A running compilation of fact-checking during the second presidential debate between Hillary Clinton and Donald Trump.
The real number of Syrian refugees: Trump inflated the number of Syrian refugees coming to the United States when he said “hundreds of thousands.” An analysis by the Washington Post found that over the past 12 months, 12,500 Syrian refugees have been admitted.
Trump overstates, a lot, the amount of Syrian refugees in the U.S. https://t.co/jx6aEY3ysx— Washington Post (@washingtonpost) October 10, 2016
One more time, crime had decreased: Trump, as in the first debate, claimed that crime has increased while President Obama has been in office. He's wrong. Crime has been decreasing steadily for decades.
Trump says crime is up. Actually it's been way down for decades. pic.twitter.com/X32eXszcf5— Post Graphics (@PostGraphics) October 10, 2016
If you knew Putin, like I knew Putin: Trump said he does not know Russian President Vladimir Putin or about the internal workings of Russia. But earlier in the campaign, he had a different answer, saying he had learned about Russia while hosting pageants there and had spoken with Putin. PolitiFact has looked into this one.
Did Clinton fail at creating jobs in New York? Trump said that when Clinton was running for Senate in New York in 2000, she said she “was going to bring back jobs upstate New York. And she failed.” Trump is right. The Washington Post found earlier this year that “nearly eight years after Clinton’s Senate exit, there is little evidence that her economic development programs had a substantial impact on upstate employment.” In fact, “upstate job growth stagnated overall during her tenure, with manufacturing jobs plunging nearly 25 percent, according to jobs data.”
Let's roll the tape on the U.S. invasion of Iraq: Trump and Clinton sparred on whether the Republican nominee supported the war in Iraq. Although Trump would later denounce the war, his earliest recorded comments say otherwise.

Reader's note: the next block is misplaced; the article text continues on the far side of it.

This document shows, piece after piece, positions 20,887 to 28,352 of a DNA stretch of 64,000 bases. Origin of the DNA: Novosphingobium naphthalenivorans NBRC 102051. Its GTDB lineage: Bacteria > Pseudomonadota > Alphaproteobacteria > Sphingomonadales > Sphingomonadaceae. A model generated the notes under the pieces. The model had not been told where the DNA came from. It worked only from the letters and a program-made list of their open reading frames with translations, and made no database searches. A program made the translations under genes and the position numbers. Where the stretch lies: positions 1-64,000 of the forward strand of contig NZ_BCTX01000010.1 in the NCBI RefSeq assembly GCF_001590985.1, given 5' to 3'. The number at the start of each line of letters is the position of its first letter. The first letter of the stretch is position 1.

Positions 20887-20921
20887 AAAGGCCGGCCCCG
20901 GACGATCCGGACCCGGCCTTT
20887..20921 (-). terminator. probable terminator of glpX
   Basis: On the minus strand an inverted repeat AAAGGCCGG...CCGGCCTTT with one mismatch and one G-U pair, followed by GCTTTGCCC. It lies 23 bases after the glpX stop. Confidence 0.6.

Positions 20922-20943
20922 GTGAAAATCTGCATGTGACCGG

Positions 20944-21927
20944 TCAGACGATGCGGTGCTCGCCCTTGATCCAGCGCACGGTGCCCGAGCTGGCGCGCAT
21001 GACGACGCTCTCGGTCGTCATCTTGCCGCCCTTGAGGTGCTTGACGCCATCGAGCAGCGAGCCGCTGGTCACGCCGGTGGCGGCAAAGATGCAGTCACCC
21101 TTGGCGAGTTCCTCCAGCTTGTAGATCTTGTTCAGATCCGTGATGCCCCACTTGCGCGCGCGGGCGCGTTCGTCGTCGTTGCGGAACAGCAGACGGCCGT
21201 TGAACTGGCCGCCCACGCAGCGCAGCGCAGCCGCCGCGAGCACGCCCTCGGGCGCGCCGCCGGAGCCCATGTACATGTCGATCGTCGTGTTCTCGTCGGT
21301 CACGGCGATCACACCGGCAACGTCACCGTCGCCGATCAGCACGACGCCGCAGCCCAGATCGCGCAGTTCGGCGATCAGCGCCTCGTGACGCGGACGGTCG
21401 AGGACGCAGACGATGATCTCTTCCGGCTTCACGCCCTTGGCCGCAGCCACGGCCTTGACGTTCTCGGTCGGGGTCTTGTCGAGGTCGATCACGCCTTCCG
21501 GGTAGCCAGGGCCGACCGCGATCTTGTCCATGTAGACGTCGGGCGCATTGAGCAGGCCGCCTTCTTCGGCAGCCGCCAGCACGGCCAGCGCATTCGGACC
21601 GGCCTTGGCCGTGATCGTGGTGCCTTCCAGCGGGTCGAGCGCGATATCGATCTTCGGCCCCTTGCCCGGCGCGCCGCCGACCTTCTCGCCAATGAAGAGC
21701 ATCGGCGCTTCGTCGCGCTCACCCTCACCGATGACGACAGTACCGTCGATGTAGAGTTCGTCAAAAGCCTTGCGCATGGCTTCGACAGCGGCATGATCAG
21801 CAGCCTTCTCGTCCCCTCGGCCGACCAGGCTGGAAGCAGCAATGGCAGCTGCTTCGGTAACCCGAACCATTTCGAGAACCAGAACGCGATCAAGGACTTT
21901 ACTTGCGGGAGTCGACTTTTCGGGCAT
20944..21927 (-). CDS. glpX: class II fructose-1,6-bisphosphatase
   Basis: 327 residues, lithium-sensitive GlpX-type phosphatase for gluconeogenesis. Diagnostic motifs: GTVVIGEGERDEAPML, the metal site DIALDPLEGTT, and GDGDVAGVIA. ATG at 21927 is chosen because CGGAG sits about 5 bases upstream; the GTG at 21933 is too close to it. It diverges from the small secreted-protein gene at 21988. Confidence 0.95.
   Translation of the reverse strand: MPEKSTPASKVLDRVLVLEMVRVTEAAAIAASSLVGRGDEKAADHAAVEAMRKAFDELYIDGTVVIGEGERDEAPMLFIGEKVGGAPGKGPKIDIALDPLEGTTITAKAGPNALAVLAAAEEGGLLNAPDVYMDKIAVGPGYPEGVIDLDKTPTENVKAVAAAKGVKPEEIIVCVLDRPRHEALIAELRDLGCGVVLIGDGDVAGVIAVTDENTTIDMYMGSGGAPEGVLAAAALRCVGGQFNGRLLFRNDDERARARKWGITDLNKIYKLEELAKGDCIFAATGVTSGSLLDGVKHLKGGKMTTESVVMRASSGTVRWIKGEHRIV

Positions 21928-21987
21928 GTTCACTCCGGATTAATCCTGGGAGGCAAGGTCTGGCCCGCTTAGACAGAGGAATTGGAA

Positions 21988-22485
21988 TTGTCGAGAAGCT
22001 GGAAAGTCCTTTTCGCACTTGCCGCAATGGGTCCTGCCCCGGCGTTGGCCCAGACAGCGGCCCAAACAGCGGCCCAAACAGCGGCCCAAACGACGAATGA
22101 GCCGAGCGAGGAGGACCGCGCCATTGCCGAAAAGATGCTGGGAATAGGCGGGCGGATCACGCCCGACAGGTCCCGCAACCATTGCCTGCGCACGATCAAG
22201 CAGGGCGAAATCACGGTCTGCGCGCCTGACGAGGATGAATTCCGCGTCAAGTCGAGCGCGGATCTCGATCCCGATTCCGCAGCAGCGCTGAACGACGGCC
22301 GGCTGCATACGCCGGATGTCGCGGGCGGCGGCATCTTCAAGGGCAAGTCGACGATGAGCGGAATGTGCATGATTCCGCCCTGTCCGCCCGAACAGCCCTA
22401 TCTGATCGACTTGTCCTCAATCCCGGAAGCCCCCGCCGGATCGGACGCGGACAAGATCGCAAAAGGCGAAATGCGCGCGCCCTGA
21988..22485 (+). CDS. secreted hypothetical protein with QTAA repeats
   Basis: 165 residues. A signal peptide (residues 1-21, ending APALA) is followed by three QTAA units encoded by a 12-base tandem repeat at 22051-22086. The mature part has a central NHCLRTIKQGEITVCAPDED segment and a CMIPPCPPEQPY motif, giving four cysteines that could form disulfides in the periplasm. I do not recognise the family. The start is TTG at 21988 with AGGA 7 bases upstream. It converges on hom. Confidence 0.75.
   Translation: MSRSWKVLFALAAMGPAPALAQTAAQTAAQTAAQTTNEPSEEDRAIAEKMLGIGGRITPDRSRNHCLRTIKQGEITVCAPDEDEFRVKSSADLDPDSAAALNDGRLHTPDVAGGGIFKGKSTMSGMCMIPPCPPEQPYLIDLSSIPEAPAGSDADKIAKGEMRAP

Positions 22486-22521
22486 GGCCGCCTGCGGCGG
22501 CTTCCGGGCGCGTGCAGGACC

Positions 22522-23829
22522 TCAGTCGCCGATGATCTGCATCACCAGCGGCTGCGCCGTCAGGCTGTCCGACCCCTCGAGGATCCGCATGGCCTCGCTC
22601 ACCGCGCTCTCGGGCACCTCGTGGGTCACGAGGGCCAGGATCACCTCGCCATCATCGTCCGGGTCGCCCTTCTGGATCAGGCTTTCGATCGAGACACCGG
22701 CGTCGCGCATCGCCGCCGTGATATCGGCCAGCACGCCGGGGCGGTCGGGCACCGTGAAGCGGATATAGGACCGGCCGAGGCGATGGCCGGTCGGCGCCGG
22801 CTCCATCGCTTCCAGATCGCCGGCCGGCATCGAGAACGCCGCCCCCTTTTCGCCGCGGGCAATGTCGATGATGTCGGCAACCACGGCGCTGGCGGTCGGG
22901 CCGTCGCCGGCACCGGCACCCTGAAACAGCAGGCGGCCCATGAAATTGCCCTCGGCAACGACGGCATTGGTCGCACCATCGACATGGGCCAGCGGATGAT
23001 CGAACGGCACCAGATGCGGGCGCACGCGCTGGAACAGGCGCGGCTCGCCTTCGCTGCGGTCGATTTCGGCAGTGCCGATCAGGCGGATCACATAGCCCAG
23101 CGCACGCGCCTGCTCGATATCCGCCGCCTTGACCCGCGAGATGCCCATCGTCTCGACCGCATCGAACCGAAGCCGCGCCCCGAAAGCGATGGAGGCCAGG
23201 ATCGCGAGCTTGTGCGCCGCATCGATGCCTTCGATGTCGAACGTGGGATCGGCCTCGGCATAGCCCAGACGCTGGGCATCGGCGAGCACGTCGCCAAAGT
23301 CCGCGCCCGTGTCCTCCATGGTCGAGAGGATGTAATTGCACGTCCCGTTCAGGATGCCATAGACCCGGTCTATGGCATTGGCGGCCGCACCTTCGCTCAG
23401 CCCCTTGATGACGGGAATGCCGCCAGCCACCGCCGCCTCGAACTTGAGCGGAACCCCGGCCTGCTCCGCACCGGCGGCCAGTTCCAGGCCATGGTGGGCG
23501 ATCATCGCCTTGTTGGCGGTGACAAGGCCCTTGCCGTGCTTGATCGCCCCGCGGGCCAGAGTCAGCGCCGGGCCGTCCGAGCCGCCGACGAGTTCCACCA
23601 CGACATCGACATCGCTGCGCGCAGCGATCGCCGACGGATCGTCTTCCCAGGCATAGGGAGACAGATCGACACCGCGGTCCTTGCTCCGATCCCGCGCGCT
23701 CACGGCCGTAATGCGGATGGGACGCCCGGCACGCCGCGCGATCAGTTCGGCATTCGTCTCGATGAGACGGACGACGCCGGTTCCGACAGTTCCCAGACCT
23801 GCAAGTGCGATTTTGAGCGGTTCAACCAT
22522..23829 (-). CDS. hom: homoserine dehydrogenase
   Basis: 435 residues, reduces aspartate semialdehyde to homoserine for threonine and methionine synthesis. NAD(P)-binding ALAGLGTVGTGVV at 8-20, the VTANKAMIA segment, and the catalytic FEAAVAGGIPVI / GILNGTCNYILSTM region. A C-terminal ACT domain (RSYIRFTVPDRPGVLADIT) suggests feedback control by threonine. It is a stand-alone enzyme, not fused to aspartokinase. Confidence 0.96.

The Pinocchio scale: The Washington Post must have known Trump wouldn't budge on claims he was always against the war. They had this nifty gif ready to go.
Revisiting the vast right-wing conspiracy: Trump brought up the history of allegations of sexual misconduct by Bill Clinton and said Hillary Clinton shared some of the blame. “Hillary Clinton attacked those same women and attacked them viciously,” he said. The Washington Post breaks down this claim. Apparently the primary allegation is that Hillary Clinton’s 1998 charge of a “vast right-wing conspiracy” against her husband was meant to discredit Monica Lewinsky. The Post notes that she uttered that line before Lewinsky or Bill Clinton had admitted they had had an affair.
An exaggeration on arms reduction: Clinton overstated the impact of the New START (Strategic Arms Reduction Treaty) pact, which she brokered as Secretary of State. The Washington Post found that Russia was already meeting the treaty’s limits, for the most part, when the treaty’s implementation began.
Fact Check: Clinton's claim on the Russian nuclear deal https://t.co/IXctk9o1eX— Michelle Ye Hee Lee (@myhlee) October 10, 2016
Job growth after Obamacare: Trump's attack on the Affordable Care Act (Obamacare to most of us) is wrong in regards to its effect on the economy, specifically jobs. Politico's Dan Diamond pointed out Twitter that the nation's job growth was steady.
Off by just a hundred billion: Trump's oft-repeated claim that the United States gave $150 million to Iran was debunked by the Washington Post. They explain how it's closer to $50 million once Iran fulfills its financial obligations.
Fact Check: Trump's claim that the U.S. gave $150 billion to Iran https://t.co/V5TXJqabN1— Michelle Ye Hee Lee (@myhlee) October 10, 2016
Bleached emails? Donald Trump hit Hillary Clinton for deleting emails and said she “acid-washed” her server – or “bleached” the drive” which Trump said was a “very expensive” process. According to the folks at Wired – a magazine focused on all things tech – the software Clinton used to scrub her serve is free.
A closer look at health insurance premiums: Trump quoted insurance rate hikes of up to 71 percent, but an analysis by PolitiFact found that he was cherry-picking his stats.
Let's go to the Truth-O-Meter: PolitiFact's running tally of false statements by the candidates give Clinton the edge. More then 50 percent of Clinton's statements have been rated true or mostly true compared to less than 20 percent of Trump's.
We've fact-checked both candidates more than 400 times combined: https://t.co/ipnFNkMHvq— PolitiFact (@PolitiFact) October 10, 2016
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